The truth is, to overcome the impacts of our entrenched generational poverty will require a lot of work from a lot of folks and a lot less “believing” and hoping and standard raising.  If a kid can’t reach the monkey bars, moving them two feet higher won’t help.  If kids can’t read, giving them even harder books and more tests to show they can’t read, won’t make them read more proficiently.  What I found helps my kids is when an adult (or child) lifts them up to where they can reach those monkey bars and feel comfortable hanging from them.

Kids want to achieve, but most don’t want to be overly frustrated or reminded of their failures, or how other kids are far ahead of them, constantly. 

Our schools have been plagued for many years by poverty, apathy, and acceptance.   In many parts of the state we have allowed our schools and systems to fall into disarray.

Our more affluent parents have abandoned the schools and they have taken their resources and parental involvement with them.  Out of these ashes we’ve had some outstanding new school districts form with the backing of their communities, like Central and Zachary. (Obviously Baker is still a problem.)

However the solution is not having the state/RSD come in and take control from the locals or chartering the school to a company based out of New York or Michigan.  Rather than simply punishing low performance or problems, and completely pushing the locals out of the way, we need to work with these folks and help guide support them.  This is what the LDOE used to do when our scores were going up – serving in an advisory and support capacity. This is what we need to do resume our climb from the performance dungeon the education reform movement has commissioned us to – while they drained our coffers dry.

In New Orleans we have many local communities seeking to have their schools returned to them, like the perpetual failure John McDonogh.

Rather than ignore and disregard these folks the state needs to embrace them and their efforts.

We won’t have successful community schools without the community.  We have mobilized communities in many parts of the state. This BESE and LDOE ignores them, mocks them and alienates them.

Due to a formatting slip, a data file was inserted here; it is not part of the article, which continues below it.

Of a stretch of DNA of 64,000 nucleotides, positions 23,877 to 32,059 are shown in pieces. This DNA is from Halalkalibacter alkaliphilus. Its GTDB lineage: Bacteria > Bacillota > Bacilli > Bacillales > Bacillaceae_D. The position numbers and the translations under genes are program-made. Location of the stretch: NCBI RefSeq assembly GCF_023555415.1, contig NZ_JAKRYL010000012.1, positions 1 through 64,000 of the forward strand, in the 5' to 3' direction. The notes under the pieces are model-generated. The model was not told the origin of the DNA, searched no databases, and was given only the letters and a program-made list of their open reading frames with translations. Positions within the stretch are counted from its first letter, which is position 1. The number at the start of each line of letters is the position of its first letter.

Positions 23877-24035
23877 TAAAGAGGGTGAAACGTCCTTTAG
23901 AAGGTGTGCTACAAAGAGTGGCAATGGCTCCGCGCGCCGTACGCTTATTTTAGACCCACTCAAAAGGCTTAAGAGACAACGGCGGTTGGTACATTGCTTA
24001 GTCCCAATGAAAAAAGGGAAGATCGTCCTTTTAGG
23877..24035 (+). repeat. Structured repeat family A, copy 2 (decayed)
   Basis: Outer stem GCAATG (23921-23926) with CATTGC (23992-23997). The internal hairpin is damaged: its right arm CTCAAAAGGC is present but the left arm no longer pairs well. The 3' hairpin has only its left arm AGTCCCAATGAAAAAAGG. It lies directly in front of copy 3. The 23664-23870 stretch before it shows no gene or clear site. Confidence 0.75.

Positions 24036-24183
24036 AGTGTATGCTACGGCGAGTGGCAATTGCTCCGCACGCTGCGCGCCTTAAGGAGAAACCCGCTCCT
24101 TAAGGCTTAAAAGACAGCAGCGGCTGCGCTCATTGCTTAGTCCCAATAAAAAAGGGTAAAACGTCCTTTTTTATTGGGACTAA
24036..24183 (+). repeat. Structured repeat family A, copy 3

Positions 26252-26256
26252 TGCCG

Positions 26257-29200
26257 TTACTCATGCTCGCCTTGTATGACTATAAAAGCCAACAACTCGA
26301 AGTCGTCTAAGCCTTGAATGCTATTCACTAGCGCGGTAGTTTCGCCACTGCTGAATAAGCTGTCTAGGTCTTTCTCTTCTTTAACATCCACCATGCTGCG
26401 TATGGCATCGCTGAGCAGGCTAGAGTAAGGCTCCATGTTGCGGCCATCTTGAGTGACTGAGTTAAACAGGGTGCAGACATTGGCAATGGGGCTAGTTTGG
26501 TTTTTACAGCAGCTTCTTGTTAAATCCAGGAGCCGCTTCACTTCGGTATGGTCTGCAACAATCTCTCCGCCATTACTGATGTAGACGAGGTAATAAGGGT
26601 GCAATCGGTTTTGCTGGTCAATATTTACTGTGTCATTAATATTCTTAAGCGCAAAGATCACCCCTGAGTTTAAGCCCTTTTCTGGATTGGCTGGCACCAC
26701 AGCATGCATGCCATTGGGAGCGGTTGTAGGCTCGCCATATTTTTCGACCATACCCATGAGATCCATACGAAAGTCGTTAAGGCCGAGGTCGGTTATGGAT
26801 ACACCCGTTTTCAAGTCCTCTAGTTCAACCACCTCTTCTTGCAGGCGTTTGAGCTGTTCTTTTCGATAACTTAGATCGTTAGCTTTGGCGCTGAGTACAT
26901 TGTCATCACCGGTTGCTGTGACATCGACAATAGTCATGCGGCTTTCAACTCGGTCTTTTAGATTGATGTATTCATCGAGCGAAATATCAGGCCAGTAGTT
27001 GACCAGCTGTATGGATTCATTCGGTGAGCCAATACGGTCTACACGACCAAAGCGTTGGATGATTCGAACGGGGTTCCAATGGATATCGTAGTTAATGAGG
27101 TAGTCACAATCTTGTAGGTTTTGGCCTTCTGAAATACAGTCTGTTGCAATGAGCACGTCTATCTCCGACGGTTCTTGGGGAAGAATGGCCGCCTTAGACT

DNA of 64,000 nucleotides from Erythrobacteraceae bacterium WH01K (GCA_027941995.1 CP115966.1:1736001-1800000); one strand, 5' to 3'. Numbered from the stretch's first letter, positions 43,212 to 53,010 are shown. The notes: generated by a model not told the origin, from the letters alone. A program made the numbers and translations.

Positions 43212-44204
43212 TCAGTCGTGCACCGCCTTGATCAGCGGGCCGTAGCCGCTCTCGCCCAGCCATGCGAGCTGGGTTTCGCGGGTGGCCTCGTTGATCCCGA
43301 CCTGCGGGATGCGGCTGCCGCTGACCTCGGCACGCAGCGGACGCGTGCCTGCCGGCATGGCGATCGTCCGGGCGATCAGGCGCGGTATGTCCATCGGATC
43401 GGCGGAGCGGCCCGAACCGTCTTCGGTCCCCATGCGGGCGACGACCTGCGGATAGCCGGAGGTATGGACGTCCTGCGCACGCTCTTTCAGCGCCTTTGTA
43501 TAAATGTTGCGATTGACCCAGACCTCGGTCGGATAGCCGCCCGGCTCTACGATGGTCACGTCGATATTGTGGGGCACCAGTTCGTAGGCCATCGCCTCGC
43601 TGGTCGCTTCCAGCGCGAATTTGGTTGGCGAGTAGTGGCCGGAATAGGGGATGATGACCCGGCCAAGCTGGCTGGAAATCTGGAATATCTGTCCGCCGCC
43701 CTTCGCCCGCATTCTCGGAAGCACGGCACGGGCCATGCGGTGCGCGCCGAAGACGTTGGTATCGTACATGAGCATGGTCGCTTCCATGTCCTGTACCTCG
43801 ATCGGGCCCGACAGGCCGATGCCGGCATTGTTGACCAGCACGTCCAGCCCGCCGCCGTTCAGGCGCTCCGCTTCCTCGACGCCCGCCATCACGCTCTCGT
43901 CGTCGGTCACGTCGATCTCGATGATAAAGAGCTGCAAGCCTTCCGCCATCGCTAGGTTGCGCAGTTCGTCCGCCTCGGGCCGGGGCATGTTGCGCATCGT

Many public school parents of means are taking their kids out of public schools to homeschool them.

Those are not victories, but tragic losses we must reverse now, before it’s too late!

Some of you folks on BESE and the House and Senate Education Committees might consider the people showing up to BESE meetings and Education hearings and giving you guys a hard time are the problem, but that is exactly backwards! They are exactly the folks you want on your side.  They have energy and passion and care about their school systems, their children, and their neighbors children.  You won’t be able to fix the schools from the outside if you don’t include the parents and community members on the inside. The few token parents Stand For Children busses in for meetings (and buys lunch for) don’t really count.

BESE members Chas Roemer and Jim Garvey doodle on their cell phones when parents are speaking to them about their troubles and problems.  They ignore criticism and different points of view and evidence that is contrary to their pre-determined stands.  BESE members Holly Boffy and Kira Orange Jones rarely speak and represent the CCSSO and TFA respectively as their full time jobs so they owe their allegiance not to our state or people, but to their employers.

Many of the folks driving education reform have serious conflicts of interest or ulterior motives.

  • Charter schools and technology vendors are going to tell you they are the solution.
  • Test vendors are going to tell you the only thing that you need is more tests with more details.
  • John White is going to tell you he needs more of all these folks because they represent future job opportunities for him.

What we really need doesn’t cost a lot of new money, require fancy new technology, more tests, or more vendors of any type.  We simply need to get back to basics and the three Rs as described two hundred years ago by Sir William Curtis.

  • Reading
  • Writing
  • Arithmetic (Reckoning)